SUNDAY, MARCH 26  2:00 P.M.













Story Walk on Stony Creek Trolley Trail

B-08-23-16 Welcome signShoreline Greenway Trail appreciates efforts like this one from The Willoughby Wallace library in Stony Creek.  The library has created a StoryWalk for families to get outside and enjoy!

To see it, park at the Shoreline Greenway trailhead on West Point Rd in Stony Creek and head west.  Don’t forget to check out the hidden swing onswing at stony creek 2 your left just after the Story Walk begins.

Following is part of an article posted on Zip06 on 7/18/16: (to read the entire article visit the Willoughby Wallace story walk 2016 website.

‘Hermit Crab’ Stars on Trolley Trail StoryWalk

By Pam Johnson, Senior Staff WriterContact Reporter

Published July 18, 2016. Last updated 10:53 a.m., July 19, 2016

There’s an imaginary character you can catch on Branford’s popular Trolley Trail, and he’s not on Pokemon Go.

Since July 6, pages from storybook author Eric Carle’s colorful tale, A House for Hermit Crab, has the story’s hero popping up prominently on the trail, along a unique StoryWalk posted by the Willoughby Wallace Memorial Library. The library is just a stone’s throw away from the Stony Creek side of the trail, entered from West Point Road.

From Stony Creek, the trail leads to Pine Orchard with features including a span over a former trolley trestle bridge, some stunning views of the Thimble Islands, a concrete pedestrian bridge and trails passing wetlands and woodlands surrounds.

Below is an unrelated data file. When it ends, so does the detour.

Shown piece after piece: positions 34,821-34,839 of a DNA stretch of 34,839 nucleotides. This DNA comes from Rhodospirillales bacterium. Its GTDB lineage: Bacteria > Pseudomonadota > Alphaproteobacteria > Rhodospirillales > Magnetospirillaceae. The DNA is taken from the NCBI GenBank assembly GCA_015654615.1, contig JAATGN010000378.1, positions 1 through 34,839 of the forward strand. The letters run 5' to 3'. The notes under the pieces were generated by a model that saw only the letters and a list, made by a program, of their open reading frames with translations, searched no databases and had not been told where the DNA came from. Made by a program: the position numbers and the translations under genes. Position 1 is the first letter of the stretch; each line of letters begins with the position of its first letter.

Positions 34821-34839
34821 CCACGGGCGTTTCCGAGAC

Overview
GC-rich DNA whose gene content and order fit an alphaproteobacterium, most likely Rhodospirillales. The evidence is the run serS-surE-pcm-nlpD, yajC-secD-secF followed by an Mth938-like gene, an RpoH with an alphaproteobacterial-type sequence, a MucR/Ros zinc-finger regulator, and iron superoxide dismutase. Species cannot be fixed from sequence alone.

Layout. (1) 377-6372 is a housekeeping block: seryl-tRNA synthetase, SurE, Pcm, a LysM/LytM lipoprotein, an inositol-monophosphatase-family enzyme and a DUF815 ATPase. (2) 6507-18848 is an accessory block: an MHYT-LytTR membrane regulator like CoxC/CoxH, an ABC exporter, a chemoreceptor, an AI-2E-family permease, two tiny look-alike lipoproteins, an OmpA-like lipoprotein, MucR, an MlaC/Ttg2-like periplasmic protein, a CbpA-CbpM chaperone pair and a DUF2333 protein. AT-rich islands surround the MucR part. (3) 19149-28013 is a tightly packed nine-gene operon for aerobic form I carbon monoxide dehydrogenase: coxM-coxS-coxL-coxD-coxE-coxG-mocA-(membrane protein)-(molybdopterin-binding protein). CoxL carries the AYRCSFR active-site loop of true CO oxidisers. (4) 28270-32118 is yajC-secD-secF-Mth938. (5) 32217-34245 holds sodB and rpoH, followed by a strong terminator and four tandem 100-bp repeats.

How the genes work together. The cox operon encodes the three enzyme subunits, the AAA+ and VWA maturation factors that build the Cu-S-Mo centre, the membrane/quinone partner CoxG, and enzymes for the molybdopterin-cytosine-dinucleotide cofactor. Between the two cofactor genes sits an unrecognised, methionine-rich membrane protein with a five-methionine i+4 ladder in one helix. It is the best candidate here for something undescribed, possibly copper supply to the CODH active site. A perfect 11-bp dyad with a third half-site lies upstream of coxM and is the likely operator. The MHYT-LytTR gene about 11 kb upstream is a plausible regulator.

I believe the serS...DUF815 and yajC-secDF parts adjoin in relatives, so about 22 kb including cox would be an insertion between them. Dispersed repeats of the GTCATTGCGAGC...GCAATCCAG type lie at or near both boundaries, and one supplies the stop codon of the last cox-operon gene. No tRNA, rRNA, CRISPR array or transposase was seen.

Mom Sarah Bradley sharing Story Walk with her kids

Mom Sarah Bradley sharing Story Walk with her kids

On July 6, the library staff introduced the StoryWalk to the public with a special event that drew about 40 kids (and their adults) to check it out, said Children’s Librarian Stephanie Carvin. The event culminated with kids coming back to the public library to visit hermit crabs and a horseshoe crab in a touch tank experience contributed by a member of the Friends of the Willoughby Wallace Memorial Library.

The library will keep the StoryWalk up and running for the rest of the summer, said Carvin. Posted unobtrusively on wooden stakes along one section of the trail, the walk eventually takes readers past some 30 laminated book pages. It ends at the concrete bridge with the last page of the book, and big surprise for kids to find—hundreds of tiny fiddler crabs in their natural habitat, scampering across the mud at low tide.

Start looking for fiddler crabs!

Start looking for fiddler crabs!

The nationwide StoryWalk Project was created by Anne Ferguson of Montpelier, Vermont in collaboration with the Kellogg-Hubbard Library, Carvin explained. The project is designed to encouraging reading and hikes/walks. StoryWalk curators simply pick a book that fits the theme or goal of their project.

 “This year’s summer reading has a fitness theme, ‘On Your Mark, Get Set, READ,’” said Carvin. “We thought this would be a perfect year to implement a StoryWalk because it incorporates exercise with reading.”